C/net reports that BT is developing services that will enable users of virtual worlds to call or text out to their colleagues and friends in the real world. "To test the technology it has built a private island in Second Life, which it has dubbed Area 21 - a play on the ultra-secret Area 51 and BT's 21CN network technology, which is being used in the service"

Sep 13, 2007

Telepresence robot for interpersonal communication with the elderly

Developing a Telepresence Robot for Interpersonal Communication with the Elderly in a Home Environment.

Telemed J E Health. 2007 Aug;13(4):407-424

Authors: Tsai TC, Hsu YL, Ma AI, King T, Wu CH

"Telepresence" is an interesting field that includes virtual reality implementations with human-system interfaces, communication technologies, and robotics. This paper describes the development of a telepresence robot called Telepresence Robot for Interpersonal Communication (TRIC) for the purpose of interpersonal communication with the elderly in a home environment. The main aim behind TRIC's development is to allow elderly populations to remain in their home environments, while loved ones and caregivers are able to maintain a higher level of communication and monitoring than via traditional methods. TRIC aims to be a low-cost, lightweight robot, which can be easily implemented in the home environment. Under this goal, decisions on the design elements included are discussed. In particular, the implementation of key autonomous behaviors in TRIC to increase the user's capability of projection of self and operation of the telepresence robot, in addition to increasing the interactive capability of the participant as a dialogist are emphasized. The technical development and integration of the modules in TRIC, as well as human factors considerations are then described. Preliminary functional tests show that new users were able to effectively navigate TRIC and easily locate visual targets. Finally the future developments of TRIC, especially the possibility of using TRIC for home tele-health monitoring and tele-homecare visits are discussed.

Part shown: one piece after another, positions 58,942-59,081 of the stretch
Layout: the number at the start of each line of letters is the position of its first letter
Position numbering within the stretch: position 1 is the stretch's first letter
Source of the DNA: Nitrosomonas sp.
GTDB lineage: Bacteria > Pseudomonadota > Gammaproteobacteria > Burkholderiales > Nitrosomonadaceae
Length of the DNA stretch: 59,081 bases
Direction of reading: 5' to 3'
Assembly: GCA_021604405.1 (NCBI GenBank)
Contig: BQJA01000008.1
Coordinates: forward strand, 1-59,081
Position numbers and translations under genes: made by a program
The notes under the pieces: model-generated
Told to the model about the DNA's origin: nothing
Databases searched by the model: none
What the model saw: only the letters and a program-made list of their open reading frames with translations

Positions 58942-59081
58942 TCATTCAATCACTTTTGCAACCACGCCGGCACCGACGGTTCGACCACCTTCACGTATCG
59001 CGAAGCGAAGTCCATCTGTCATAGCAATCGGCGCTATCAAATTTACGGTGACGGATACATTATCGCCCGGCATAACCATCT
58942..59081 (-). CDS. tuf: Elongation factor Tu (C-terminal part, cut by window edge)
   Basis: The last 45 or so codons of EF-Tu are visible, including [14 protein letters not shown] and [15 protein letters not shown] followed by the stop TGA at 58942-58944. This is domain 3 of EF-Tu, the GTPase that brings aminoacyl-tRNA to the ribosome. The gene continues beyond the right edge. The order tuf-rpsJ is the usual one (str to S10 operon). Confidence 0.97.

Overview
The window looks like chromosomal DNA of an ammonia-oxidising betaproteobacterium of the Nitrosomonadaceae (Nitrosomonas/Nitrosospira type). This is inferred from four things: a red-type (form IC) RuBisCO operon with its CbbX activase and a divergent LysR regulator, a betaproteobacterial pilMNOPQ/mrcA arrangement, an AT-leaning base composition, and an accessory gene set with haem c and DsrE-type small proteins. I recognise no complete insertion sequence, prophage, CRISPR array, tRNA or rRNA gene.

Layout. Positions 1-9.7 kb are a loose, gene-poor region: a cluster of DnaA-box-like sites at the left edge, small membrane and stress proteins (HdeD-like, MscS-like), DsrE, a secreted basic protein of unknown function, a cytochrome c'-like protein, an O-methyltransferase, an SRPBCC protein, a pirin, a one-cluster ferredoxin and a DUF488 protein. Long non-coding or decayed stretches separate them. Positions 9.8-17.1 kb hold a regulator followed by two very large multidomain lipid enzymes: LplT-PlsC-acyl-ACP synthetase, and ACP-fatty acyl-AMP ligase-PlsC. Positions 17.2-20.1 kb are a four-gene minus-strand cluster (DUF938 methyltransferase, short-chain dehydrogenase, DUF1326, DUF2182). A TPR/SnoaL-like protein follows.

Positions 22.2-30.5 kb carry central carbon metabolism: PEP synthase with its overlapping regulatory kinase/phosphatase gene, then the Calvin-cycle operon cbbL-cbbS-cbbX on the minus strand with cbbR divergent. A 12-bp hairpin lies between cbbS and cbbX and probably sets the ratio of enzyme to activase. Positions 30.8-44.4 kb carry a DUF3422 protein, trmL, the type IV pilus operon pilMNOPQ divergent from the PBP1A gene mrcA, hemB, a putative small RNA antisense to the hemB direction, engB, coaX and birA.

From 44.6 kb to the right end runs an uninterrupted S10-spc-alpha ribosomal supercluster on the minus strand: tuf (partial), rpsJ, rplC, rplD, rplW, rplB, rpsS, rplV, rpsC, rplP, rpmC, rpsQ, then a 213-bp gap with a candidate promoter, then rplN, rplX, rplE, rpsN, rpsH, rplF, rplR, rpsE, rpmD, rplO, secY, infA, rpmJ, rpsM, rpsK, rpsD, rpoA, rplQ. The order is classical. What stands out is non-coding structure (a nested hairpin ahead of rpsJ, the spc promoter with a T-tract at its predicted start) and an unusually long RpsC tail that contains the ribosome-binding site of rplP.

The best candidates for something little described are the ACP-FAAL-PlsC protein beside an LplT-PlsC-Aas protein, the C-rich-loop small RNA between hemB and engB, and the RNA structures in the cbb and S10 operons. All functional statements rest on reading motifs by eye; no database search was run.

Jul 08, 2007

Field dependency and the sense of object-presence in haptic virtual environments

Field dependency and the sense of object-presence in haptic virtual environments.

Cyberpsychol Behav. 2007 Apr;10(2):243-51

Authors: Hecht D, Reiner M

Virtual environment (VE) users often report having a sense of being present in the virtual place or a sense that the virtual object is present in their environment. This sense of presence depends on both the technological fidelity (e.g., in graphics, haptics) and the users' cognitive/ personality characteristics. This study examined the correlation between user's cognitive style on the field-dependency dimension and the level of object-presence they reported in a haptic VE. Results indicated that field-independent individuals reported higher presence ratings compared to field-dependent participants. We hypothesize that field-independents' advantage in reorganizing the perceptual field and constructing it according to their previously acquired internal knowledge enables them to cognitively reconstruct the VE experience more efficiently by selectively attending only to the relevant cues and by filling in the gap of missing information with their previous knowledge and creative imagination. This active and creative cognitive process may be behind the enhanced sense of presence. In addition, we raise a possible linkage between field dependency, the sense of presence, and simulator sickness phenomenon.

Jul 06, 2007

Disembodiment in Online Social Interaction